News

‘Culture of fear’ prevents female barristers speaking out against bullying and harassment

By on
25

Comments include male barristers discussing which female colleagues they ‘wanted to shag’, report finds

A “culture of fear” around reporting bullying, harassment or discrimination exists at the bar, according to a new report by the Association of Women Barristers (AWB).

According to the report, ‘In the age of ‘Us Too?’ Moving towards a zero-tolerance attitude to harassment and bullying at the bar’, “many barristers would be afraid to speak out against discrimination, harassment or bullying due to fear that to do so would negatively impact upon their careers — or that they could be ‘victimised’ by those more senior or their peers as a result.”

Also hindering women from coming forward is the “so-called gentlemanly culture” at the bar, where it is inappropriate to challenge or report bad behaviour by another barrister. Such behaviour includes “comments being made by male barristers about the appearance of female barristers and discussing which female barristers they ‘wanted to shag’”, the report claims.

In addition to the bad behaviour that “still abounds” within robing rooms and bar messes, female barristers are often excluded from conversations about cases, particularly in multi-counsel cases, where they can find themselves “‘talked over’ or ignored by male co-counsel”.

Such discrimination is also seen among male solicitors, who can “overlook” women when distributing leading briefs. The report, which was co-authored by AWB chair Lynne Townley and Judge Kaly Kaul QC, says:

“For example, a female barrister who quite properly chooses to decline an invitation to go for a drink with an instructing solicitor may receive no further briefs from that solicitor.”

This can lead to a gender imbalance particularly in specialist areas, as seen in the Employment Appeal Tribunal, where “the vast majority of those appearing before [judges] as leading counsel were men”.

The Legal Cheek Chambers Most List

The report, based on a roundtable discussion between leading practitioners, also states that “old fashioned views” continue to permeate the bar, which expect female barristers to be “charming, funny and feminine”. Those who are seen as having a “full on personality” are instead branded negatively, as being “aggressive” or “strident”.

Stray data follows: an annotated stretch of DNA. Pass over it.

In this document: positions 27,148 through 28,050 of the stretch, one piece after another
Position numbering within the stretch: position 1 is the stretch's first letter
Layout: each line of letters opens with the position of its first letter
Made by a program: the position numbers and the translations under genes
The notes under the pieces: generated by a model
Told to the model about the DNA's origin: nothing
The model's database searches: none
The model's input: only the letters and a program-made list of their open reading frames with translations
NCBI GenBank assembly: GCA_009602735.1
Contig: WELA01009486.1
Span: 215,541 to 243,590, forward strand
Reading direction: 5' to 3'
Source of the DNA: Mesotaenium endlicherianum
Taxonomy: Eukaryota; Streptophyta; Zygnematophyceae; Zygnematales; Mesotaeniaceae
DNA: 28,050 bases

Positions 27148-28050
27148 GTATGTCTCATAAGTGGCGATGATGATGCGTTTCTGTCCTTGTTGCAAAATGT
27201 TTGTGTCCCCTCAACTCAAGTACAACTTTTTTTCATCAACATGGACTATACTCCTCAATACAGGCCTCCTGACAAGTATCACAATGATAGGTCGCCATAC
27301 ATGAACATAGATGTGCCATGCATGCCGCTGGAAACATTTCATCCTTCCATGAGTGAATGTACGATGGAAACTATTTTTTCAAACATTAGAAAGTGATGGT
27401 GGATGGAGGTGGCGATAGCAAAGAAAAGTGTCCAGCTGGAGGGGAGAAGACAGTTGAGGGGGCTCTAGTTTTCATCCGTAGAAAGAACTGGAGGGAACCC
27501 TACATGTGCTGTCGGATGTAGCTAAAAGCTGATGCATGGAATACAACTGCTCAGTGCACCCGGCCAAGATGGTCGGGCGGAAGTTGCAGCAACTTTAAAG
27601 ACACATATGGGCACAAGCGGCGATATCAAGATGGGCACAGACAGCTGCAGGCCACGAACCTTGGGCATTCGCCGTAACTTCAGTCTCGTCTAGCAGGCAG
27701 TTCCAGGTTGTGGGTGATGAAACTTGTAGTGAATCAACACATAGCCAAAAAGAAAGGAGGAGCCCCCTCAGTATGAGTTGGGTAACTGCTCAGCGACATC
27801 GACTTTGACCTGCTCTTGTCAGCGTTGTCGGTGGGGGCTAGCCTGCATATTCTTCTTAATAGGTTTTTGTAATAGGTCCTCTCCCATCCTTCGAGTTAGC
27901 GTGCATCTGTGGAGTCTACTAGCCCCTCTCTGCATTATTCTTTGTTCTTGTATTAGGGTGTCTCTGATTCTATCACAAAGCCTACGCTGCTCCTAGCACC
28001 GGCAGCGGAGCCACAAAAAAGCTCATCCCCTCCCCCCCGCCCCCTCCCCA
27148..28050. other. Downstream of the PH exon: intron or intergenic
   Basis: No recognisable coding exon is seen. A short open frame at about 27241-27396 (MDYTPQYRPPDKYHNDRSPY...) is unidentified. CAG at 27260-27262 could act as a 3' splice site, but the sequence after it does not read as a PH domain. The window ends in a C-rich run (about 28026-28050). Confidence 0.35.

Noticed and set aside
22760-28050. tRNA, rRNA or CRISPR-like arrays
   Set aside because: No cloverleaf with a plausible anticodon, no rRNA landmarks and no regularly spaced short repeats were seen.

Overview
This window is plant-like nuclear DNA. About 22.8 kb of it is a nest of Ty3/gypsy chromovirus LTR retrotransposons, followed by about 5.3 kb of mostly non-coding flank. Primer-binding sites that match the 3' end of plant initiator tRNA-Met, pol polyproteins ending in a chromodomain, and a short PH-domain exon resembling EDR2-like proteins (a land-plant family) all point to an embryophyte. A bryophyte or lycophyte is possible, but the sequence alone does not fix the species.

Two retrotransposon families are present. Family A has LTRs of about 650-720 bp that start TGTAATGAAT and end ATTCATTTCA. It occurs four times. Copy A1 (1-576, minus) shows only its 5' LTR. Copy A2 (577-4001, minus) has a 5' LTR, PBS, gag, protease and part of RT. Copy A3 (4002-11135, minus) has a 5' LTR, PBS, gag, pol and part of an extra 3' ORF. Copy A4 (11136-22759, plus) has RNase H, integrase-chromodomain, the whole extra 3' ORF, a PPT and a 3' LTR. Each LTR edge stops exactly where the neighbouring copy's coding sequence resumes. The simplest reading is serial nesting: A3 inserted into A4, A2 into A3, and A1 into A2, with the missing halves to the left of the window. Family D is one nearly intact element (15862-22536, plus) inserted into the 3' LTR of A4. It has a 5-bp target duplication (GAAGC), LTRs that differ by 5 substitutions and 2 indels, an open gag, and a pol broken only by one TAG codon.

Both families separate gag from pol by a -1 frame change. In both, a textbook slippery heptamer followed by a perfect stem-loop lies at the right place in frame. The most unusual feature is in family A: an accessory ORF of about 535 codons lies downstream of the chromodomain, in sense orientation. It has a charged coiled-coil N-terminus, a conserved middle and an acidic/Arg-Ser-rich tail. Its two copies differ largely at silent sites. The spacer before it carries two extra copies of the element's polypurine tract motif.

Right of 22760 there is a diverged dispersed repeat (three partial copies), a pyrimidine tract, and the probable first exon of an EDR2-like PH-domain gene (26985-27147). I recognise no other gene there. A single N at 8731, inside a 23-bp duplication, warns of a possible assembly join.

Another contributing factor to the power imbalance among barristers is inadequate facilities for women in court centres. “We are concerned about the fact that there are sometimes no private facilities available at certain court centres where a woman who is breast-feeding can extract and dispose of breast milk. One participant found herself having to use a conference room for this purpose — but the door didn’t lock”, the report states.

“The failure to provide for these most basic of needs can lead to feelings of exclusion and feelings of ‘not belonging’ at the bar,” it adds.

Among the recommendations the AWB puts forward to tackle harassment and bullying at the bar, it suggests that chambers should introduce greater flexible-working policies on maternity leave and clerking regimes tailored to barristers juggling family commitments.

Additionally, the AWB calls for more training for judges and barristers on bullying, harassment, unconscious bias and diversity, as well as increased support for victims, such as a counselling hotline.

Comments on this article are now closed.

Sign up to the Legal Cheek Newsletter

25 Comments

Anonymous

More moaning without any tangible evidence. Round-table discussions are just a spiralling echo chamber after skewed self-selection of participants. What is truly disgraceful is that such “research”, beloved of the SJW academic and researchers for hire out there because it helps them get “data” to suit their aims, is that it is used by the authorities in the profession to distort processes that affect people’s lives.

(22)(32)

Tenant

I sometimes think there are two separate Bars.

At the Bar I inhabit, people are respectful of each another. If someone said something inappropriate, they would be called out. I don’t know of anyone who would feel unable to talk to either the head of chambers or one of the silks (several of whom are women). I also cannot imagine a set of circumstances where, if a person did speak out, it would harm their careers – our careers are managed by our clerking team and by our own relationships with clients.

Unfortunately it seems there is another Bar, where sets are controlled by a cadre of crusty white male toffs who somehow choose which member gets which cases, accept tenancy applications only from those who went to a specific public school, and abuse female pupils with impunity.

From everything I read, it seems to be that this second Bar is the overwhelming norm. I should say, I’ve never met anyone from that second Bar, but I suppose I must be deeply sheltered.

(46)(2)

LikeItIs